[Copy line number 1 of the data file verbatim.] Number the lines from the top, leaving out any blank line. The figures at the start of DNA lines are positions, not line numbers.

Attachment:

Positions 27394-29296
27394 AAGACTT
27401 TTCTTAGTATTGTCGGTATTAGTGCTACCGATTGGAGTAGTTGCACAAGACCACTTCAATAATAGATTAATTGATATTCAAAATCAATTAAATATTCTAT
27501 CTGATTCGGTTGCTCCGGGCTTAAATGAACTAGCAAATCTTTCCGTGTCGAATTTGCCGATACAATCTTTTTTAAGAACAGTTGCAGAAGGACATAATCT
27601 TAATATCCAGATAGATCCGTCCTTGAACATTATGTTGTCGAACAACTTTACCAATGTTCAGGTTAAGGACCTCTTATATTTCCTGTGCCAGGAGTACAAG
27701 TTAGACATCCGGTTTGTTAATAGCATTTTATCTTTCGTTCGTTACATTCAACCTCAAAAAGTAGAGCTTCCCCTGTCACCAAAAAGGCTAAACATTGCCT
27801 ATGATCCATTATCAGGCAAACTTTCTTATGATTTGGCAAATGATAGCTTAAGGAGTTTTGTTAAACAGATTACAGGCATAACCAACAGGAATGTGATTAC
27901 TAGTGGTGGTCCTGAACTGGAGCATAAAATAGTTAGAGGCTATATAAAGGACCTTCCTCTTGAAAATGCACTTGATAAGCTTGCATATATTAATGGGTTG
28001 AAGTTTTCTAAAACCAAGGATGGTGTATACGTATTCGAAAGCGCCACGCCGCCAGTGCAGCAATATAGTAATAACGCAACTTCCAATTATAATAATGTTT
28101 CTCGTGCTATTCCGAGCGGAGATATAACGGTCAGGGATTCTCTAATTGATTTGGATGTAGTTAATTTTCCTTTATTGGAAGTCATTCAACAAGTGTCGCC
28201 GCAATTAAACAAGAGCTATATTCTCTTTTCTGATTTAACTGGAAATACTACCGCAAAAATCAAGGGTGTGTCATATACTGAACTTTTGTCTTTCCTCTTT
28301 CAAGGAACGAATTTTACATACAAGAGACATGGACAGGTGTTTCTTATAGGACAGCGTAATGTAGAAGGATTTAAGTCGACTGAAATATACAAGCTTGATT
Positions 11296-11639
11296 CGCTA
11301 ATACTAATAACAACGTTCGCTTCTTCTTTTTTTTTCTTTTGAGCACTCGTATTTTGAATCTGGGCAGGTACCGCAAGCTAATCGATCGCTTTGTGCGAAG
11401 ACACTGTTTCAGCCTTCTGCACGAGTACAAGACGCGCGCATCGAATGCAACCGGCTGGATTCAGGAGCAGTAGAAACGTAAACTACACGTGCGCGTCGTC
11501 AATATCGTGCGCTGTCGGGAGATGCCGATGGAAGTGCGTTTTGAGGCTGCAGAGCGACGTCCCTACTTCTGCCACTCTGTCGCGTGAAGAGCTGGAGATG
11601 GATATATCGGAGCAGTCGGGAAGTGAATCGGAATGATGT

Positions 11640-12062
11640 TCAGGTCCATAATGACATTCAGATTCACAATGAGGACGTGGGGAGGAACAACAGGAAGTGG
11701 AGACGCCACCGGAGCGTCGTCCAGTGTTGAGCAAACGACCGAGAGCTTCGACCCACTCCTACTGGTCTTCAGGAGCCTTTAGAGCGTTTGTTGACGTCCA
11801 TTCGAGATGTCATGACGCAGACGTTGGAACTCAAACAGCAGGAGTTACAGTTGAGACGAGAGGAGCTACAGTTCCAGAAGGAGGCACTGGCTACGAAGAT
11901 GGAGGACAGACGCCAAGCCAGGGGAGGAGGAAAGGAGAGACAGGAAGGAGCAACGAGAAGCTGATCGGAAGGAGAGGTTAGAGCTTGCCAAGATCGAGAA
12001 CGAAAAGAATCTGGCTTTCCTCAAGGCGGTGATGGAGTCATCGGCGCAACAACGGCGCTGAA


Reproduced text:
Positions 27394-29296